Sunday, November 6, 2011

REVIEW: Lupin the 3rd: Missed by a Dollar

ルパン三世1$マネーウォーズ (Rupan Sansei: 1$ Manê Uôzu)

Released: 2000

Director:
Hideki Tonokatsu

Starring (voice talent):
Kanichi Kurita
Goro Naya
Kiyoshi Kobayashi
Makio Inoue
Eiko Masuyama

Running time: 91 min.

Reviewed by Marc Saint-Cyr


First aired on television in 2000, "Lupin the 3rd: Missed by a Dollar" is the most recent film I’ve seen thus far that features the popular character created by manga artist Monkey Punch (Kazuhiko Kato). The rascally thief and his band of accomplices have appeared in several animé films over the years, among the more notable ones being 1979’s "The Castle of Cagliostro," an early effort from Hayao Miyazaki. This particular outing offers the kind of antics that audiences have come to love and expect from the franchise, yet because of the more recent timeframe in which it was made, it contains some themes that possess an all-too-eerie relevance – yes, in a Lupin III outing - when viewed today.

The story kicks off with a large auction in the heart of New York where a seemingly trivial ring attracts unusually high bids. It eventually sells for $1000,001, thwarting a disguised Lupin’s attempts to claim it for himself with just one dollar. The ring supposedly points the way to yet another treasure: a prized brooch that has given good luck to various significant leaders over the years, including Napoleon, Lenin and Hitler. Along with his friends – the fedora-clad, revolver-packing Daisuke Jigen and the ever-serious samurai Goemon – Lupin sets out to find the brooch and winds up facing off against some formidable foes: the mysterious Cynthia, head of the massive Bank of the World, and her former KGB hit man and love interest Alex Nabikov. And every step of the way, there is Inspector Zenigata of Interpol, persistently continuing his long-running pursuit after the wily Lupin.

Perhaps more so than previous Lupin III adventures, "Missed by a Dollar" directs a fair amount of attention to the old-fashioned, wildly romantic nature of the master thief. At several points, he is reminded of how new and different the world has become – it is, after all, a whole new millennium now. Even though his familiar love interest, Fujiko – who appears here as a savvy businesswoman – warns him that the real way to make money is through the economy rather than burglary, Lupin proudly carries on with his ambitious schemes. During a heist, he proclaims, “Analog’s the way to go” to beat the digital world, and sure enough, he later expresses disappointment at the underwhelming convenience that technology grants him. Other elements of the story come across as strangely prophetic, one of them certainly being the focus on big corporations, the oil industry and the super wealthy – all sore subjects for today’s recession-weary viewers. Coupled with this is the film’s attention to war. Between the brooch’s influence on some of history’s most influential figures, the story of Cynthia’s father – a dictator who was overthrown by revolutionaries – and a plot designed to launch the world into mass conflict, one certainly can’t help but be reminded of the tumultuous recent events in the Middle East. The final chilling touch is the repeated appearance of the World Trade Center’s looming twin towers. All of these things charge Lupin’s cheery jaunts with a sad irony, which reaches its height with his triumphant statement that “the century of war is over.” About a year later, the terrible frailty of such a statement would be made all too clear.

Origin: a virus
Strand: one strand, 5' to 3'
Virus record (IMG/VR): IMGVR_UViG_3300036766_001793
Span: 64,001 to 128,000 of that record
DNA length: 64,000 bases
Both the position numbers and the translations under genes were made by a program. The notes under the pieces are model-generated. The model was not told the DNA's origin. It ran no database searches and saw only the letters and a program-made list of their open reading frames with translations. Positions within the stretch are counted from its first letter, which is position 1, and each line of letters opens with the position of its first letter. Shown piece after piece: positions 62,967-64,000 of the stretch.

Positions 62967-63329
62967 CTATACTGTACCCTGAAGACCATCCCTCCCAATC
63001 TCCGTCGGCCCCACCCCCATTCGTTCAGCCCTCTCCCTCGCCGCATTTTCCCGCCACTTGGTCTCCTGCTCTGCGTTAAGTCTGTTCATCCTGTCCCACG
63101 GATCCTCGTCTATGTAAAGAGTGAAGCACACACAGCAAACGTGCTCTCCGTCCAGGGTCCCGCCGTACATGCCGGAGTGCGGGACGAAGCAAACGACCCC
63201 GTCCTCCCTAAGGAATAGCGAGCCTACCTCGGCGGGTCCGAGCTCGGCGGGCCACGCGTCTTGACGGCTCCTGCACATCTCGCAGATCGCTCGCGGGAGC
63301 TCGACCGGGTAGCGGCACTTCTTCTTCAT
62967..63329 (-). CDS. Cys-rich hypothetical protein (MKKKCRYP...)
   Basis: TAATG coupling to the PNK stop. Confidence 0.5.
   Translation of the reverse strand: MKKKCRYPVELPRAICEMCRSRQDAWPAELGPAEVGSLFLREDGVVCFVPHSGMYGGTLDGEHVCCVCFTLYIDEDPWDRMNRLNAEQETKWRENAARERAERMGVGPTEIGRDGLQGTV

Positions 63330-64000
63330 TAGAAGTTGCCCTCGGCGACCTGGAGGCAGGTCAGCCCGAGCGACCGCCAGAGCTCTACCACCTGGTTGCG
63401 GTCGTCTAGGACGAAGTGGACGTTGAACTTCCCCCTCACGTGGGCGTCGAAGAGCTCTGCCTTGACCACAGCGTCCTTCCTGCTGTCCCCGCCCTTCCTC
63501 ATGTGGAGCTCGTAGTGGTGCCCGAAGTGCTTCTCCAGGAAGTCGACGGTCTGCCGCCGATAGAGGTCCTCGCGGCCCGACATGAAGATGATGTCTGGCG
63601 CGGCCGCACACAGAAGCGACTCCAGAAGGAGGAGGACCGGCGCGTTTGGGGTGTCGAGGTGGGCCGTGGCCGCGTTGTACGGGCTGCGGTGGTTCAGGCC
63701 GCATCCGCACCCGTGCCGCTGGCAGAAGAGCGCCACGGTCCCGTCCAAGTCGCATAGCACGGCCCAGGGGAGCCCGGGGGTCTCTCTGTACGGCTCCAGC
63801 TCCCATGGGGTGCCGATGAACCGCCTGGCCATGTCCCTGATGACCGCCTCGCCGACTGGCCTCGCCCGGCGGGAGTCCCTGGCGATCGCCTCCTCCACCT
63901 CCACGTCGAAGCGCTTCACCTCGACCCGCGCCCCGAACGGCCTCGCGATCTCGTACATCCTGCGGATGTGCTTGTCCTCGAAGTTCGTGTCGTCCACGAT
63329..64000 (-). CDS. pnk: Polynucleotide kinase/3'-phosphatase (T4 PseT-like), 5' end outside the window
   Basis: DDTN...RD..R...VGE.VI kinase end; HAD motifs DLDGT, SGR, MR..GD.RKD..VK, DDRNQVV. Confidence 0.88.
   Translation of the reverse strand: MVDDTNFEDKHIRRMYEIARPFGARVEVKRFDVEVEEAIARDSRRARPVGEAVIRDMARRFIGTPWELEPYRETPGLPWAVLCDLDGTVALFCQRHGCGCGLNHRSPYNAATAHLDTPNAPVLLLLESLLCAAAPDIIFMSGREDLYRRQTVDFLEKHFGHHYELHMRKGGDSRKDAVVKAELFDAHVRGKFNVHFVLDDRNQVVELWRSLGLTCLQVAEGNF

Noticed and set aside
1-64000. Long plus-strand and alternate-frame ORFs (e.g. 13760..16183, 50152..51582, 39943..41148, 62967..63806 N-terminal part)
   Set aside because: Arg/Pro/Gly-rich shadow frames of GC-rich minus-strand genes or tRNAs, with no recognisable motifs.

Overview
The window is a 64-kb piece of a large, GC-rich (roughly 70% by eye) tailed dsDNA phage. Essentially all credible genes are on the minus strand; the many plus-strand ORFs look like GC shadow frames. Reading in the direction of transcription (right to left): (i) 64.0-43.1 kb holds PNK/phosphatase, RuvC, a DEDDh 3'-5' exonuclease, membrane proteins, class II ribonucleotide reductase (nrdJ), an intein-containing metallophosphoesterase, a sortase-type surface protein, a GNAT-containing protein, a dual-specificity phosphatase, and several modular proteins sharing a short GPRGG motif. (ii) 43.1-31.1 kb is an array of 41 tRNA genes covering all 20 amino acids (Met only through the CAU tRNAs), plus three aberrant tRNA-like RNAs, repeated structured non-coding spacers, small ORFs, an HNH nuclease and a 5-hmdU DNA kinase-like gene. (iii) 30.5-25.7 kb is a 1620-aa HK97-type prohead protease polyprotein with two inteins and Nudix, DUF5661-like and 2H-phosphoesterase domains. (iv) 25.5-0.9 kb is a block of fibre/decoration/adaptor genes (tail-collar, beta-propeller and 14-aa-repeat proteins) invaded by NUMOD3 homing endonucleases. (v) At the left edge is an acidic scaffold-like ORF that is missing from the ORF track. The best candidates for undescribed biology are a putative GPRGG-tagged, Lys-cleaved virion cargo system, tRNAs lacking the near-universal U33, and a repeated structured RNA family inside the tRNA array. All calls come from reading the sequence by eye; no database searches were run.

Traditionally, Lupin III films act as highly entertaining and fun testaments to adventure for adventure’s sake. While the abovementioned points may make this sentiment seem a little too naïve for comfort these days, at the same time "Missed by a Dollar" provides a comforting dollop of innocent escapism. Fans of the classic characters certainly won’t be let down, as ample time is devoted to Lupin’s incurable womanizing habits, Goemon’s unmatched sword skills, Jigen’s fixation with his gun and Inspector Zenigata’s hilarious and frequently unsuccessful attempts to capture his ever-elusive quarry. With very good animation and such other delights as cars that transform into aircraft, fast-paced chases, Lupin’s marvelous array of disguises, a winding treasure hunt and a remarkably melancholy ending, "Missed by a Dollar" makes for a very satisfying Lupin III romp.

Read more by Marc Saint-Cyr at his blog

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